The Comedy Store is a comedy club located in Soho, London, England, opened in 1979 by Don Ward and Peter Rosengard.It was named after The Comedy Store club in the United States, which Rosengard had visited the previous year. Starting out above a strip club, in 1982 they moved to Leicester Square at a premises they were able to take over formally in 1985.The club was the focus of the "alternative comedy" boom in the early 1980s and helped start the careers of many comedians, including Paul Merton, French & Saunders, Alexei Sayle, Rik Mayall, Adrian Edmondson, Ben Elton, Mark Thomas, Andrew Bailey, Pat Condell and John Sparkes.In October 1985, an improvisational group called The Comedy Store Players was formed, consisting of Mike Myers, Neil Mullarkey, Kit Hollerbach, Dave Cohen and Paul Merton. The group has had several lineup changes over the years, and now features a rotating team of Neil Mullarkey, Paul Merton, Josie Lawrence, Richard Vranch (a comedy improviser who also plays piano), Jim Sweeney, Lee Simpson and Andy Smart, together with frequent guest appearances. Several of The Comedy Store Players appeared on the BBC Radio 4 and Channel 4 comedy game show Whose Line Is It Anyway?.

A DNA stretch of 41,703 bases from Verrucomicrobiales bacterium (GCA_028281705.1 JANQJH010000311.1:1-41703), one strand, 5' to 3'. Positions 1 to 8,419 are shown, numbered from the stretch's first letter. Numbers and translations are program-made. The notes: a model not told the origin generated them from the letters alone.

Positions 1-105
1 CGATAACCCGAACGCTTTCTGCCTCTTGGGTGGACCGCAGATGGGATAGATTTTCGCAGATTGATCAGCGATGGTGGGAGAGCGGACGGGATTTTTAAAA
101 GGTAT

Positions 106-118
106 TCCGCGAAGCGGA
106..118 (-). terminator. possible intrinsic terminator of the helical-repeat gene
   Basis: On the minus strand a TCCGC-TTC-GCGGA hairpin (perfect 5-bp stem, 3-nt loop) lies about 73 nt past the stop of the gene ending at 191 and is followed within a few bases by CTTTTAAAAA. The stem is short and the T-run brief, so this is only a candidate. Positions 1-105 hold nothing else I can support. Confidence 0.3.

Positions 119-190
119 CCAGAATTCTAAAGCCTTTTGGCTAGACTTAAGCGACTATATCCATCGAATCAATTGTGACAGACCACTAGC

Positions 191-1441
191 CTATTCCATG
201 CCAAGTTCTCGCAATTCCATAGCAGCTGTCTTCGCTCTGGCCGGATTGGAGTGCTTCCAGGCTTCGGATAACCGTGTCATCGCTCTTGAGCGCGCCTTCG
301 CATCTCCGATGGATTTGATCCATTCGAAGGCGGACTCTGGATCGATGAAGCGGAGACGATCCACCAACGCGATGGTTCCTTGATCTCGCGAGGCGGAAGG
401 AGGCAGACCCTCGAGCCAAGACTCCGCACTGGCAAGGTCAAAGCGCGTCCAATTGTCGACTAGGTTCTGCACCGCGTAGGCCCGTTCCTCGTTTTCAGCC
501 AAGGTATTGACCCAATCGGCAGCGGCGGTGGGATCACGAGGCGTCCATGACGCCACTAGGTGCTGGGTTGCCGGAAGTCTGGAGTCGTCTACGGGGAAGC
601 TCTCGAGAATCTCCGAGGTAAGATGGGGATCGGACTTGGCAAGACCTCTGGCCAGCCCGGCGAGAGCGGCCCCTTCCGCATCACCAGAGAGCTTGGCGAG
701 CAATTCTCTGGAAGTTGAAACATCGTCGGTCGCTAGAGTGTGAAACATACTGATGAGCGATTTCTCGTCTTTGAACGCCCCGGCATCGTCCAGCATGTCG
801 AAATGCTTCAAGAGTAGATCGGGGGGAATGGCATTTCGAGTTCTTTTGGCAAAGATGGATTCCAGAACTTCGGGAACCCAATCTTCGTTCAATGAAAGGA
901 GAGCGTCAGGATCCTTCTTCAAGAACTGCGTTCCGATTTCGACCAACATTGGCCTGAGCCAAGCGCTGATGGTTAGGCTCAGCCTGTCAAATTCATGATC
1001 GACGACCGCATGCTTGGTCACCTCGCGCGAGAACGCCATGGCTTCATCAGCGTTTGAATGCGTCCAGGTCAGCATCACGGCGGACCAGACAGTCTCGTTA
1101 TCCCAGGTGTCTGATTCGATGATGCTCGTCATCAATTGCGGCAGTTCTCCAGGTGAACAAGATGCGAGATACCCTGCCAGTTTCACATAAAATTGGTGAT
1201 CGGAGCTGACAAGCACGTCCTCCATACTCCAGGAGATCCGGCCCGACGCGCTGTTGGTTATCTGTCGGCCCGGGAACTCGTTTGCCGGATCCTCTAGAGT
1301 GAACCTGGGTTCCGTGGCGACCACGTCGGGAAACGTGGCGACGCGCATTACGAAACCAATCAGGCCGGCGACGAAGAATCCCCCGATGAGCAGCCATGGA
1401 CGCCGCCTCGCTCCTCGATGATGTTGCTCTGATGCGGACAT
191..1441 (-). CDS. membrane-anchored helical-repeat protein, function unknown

The Duke of York's Theatre is a West End Theatre in St Martin's Lane, in the City of Westminster, London. It was built for Frank Wyatt and his wife, Violet Melnotte, who retained ownership of the theatre until her death in 1935. It opened on 10 September 1892 as the Trafalgar Square Theatre, with Wedding Eve. The theatre, designed by architect Walter Emden became known as the Trafalgar Theatre in 1894 and the following year became the Duke of York's to honour the future King George V.One of the earliest musical comedies, Go-Bang, was a success at the theatre in 1894. In 1900, Jerome K. Jerome's Miss Hobbs was staged as well as David Belasco's Madame Butterfly, which was seen by Puccini, who later turned it into the famous opera. This was also the theatre where J. M. Barrie's Peter Pan, or The Boy Who Wouldn't Grow Up debuted on 27 December 1904. Many famous British actors have appeared here, including Basil Rathbone, who played Alfred de Musset in Madame Sand in June 1920, returning in November 1932 as the Unknown Gentleman in Tonight or Never.